Stimulus move

China cuts key interest rate in bid to revive growth

BYD China face mask factory
The Chinese economy has slowed

China has cut has cut one of its key interest rates in response to worries over its flagging economy which sent stock markets into a tailspin last week.

The People’s Bank of China (PBOC) lowered its one-year loan prime rate to 3.45% from 3.55% but disappointed markets by keeping the five-year rate unchanged amid broader concerns about a rapidly weakening currency.

It is the second cut in its one-year rate – on which most of China’s household and business loans are based – since June.

Markets in Europe were expected to open slightly higher despite expecting a bigger response from Beijing. In China itself, the Shanghai Composite was down 0.5%, while the Hang Seng index in Hong Kong was down 1.5%. The Nikkei 225 index in Tokyo was up 0.6%. 

The recovery in the world’s second-largest economy has lost steam due to a worsening property slump, weak consumer spending and tumbling credit growth, adding to the case for authorities to release more policy stimulus.

A slowing Chinese economy sent shivers through stock markets on Friday and raised concerns for companies exposed to the world’s second biggest economy.

British manufacturers trading products and components are on alert to the deteriorating outlook as downbeat figures over the past week have indicated that China’s economic slowdown is gathering pace.

Growing anxiety over China’s worsening property crisis also ended the seven-week bullish streak in the oil price as a weakening demand outlook led to its first weekly fall since mid-June.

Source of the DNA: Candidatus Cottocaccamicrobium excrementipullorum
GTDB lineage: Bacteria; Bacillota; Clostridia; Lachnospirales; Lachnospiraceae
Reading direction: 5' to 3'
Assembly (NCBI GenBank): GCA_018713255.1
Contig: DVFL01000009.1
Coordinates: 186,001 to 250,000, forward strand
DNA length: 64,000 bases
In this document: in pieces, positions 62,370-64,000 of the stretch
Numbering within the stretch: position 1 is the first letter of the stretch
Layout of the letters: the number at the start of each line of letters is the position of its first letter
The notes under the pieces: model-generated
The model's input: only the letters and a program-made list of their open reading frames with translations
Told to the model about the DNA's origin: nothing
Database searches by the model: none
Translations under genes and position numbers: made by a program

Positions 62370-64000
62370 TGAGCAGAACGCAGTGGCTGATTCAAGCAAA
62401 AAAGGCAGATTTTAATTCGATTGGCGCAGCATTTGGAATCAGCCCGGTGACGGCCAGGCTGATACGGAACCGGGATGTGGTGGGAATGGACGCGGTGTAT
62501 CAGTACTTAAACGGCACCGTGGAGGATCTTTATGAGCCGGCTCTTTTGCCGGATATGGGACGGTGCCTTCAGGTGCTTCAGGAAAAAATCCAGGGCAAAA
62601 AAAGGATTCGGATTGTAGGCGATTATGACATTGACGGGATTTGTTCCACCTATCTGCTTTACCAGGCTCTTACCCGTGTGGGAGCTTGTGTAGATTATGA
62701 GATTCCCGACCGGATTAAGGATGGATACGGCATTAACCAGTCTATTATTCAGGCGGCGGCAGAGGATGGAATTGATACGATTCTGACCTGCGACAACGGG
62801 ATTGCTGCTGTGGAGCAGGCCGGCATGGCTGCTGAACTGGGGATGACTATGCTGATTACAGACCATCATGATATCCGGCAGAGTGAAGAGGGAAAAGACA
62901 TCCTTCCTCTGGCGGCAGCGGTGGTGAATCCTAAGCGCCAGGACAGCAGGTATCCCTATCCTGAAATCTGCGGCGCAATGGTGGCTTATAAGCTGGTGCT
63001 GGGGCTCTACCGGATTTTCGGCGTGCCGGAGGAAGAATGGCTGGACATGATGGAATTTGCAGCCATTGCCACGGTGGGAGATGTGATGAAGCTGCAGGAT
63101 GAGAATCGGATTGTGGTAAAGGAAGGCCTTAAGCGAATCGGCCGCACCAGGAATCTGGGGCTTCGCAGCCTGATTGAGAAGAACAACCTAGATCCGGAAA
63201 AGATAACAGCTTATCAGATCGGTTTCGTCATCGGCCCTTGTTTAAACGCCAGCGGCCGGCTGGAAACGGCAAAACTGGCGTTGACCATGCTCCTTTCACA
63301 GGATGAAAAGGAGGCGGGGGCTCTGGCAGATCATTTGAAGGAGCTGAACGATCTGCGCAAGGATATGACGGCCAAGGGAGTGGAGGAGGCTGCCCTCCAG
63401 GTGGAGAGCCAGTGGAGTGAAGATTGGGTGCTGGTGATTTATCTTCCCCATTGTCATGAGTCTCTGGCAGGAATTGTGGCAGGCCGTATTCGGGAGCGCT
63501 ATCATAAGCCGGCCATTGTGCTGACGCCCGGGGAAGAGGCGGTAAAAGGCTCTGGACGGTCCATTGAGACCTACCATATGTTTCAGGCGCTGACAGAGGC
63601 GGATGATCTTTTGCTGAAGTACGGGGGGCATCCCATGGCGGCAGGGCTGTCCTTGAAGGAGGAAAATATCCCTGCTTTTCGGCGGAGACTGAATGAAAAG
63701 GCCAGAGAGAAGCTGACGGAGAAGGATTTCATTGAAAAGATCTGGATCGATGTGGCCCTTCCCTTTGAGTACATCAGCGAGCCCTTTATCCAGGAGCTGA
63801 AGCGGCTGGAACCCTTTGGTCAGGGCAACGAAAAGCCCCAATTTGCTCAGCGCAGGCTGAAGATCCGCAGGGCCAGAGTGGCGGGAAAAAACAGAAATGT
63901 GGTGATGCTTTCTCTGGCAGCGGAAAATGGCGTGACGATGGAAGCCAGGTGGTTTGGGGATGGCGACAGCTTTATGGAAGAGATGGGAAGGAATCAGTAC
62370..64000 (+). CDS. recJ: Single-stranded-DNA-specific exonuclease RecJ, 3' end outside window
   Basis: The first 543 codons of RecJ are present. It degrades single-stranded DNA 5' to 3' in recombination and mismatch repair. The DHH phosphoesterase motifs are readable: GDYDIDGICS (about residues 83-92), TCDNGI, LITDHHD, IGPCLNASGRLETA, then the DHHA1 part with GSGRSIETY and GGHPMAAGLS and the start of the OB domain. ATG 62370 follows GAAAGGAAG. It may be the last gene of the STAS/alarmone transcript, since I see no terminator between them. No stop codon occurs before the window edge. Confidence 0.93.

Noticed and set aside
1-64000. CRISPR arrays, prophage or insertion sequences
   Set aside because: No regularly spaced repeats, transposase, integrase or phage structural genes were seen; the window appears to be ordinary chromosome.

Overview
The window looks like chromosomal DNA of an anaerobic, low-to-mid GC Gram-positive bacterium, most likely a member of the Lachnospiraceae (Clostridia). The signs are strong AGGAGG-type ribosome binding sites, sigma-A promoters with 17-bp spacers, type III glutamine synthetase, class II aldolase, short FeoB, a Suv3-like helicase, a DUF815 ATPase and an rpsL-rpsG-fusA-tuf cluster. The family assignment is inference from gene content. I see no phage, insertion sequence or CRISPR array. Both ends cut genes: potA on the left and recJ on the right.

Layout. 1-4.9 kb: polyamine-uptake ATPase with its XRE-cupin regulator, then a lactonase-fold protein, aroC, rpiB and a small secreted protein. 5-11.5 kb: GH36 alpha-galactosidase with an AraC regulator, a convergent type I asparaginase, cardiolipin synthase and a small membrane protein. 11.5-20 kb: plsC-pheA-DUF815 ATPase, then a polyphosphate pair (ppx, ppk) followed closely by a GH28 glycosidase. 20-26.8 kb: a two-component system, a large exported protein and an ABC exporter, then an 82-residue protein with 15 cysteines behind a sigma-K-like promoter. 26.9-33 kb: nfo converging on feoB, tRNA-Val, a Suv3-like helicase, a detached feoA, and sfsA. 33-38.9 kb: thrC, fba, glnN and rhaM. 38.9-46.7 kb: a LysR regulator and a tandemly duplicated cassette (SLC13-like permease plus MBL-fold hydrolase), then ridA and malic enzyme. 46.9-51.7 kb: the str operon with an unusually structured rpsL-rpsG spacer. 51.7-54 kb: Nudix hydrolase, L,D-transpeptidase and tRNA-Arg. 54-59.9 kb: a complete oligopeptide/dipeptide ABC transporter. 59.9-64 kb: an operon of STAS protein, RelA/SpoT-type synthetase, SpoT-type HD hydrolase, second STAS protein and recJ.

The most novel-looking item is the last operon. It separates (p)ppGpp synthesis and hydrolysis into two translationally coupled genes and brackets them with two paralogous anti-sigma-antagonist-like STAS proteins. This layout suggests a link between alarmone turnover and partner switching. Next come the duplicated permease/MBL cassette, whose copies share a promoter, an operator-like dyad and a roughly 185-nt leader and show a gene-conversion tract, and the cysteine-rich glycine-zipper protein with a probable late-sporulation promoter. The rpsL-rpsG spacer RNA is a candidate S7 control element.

China’s real estate giant Evergrande Group filed for US bankruptcy protection as part of one of the world’s biggest debt restructurings.

While UK producers are less exposed than some countries to a weak Chinese recovery, there is concern that falling consumer demand could impact on sectors such as insurance and food & drink.

Figures last week showed sales of Scotch whisky to China shot up by 40% in the first half against a fall in total exports, but the new data will raise concerns that demand may not be sustainable. China’s imports and exports fell sharply in July.

The slump saw the overseas-focused FTSE 100 fall 47.48 points on Friday to close at 7262.43, taking its weekly loss to 3.5%, its worst one-week point and percentage decline since the beginning of July.

The index is down 5.7% since the beginning of this month and is 2.5% lower since the start of the year.

A looming crisis in the Chinese property market and a noticeable increase in US bond yields drove apprehensions of prolonged high interest rates, while a substantial decrease in UK retail sales further exacerbated the pessimistic outlook.

“Markets are being hit by the perfect storm, amid surging rates, worsening economic data in China, poor summer liquidity and a buyers’ strike,” said one analyst.

Among the biggest fallers were Prudential, down 3.2%, while Burberry fell 1.7%. Mining stocks took a hit, with Anglo American and Glencore both 1.8% lower.

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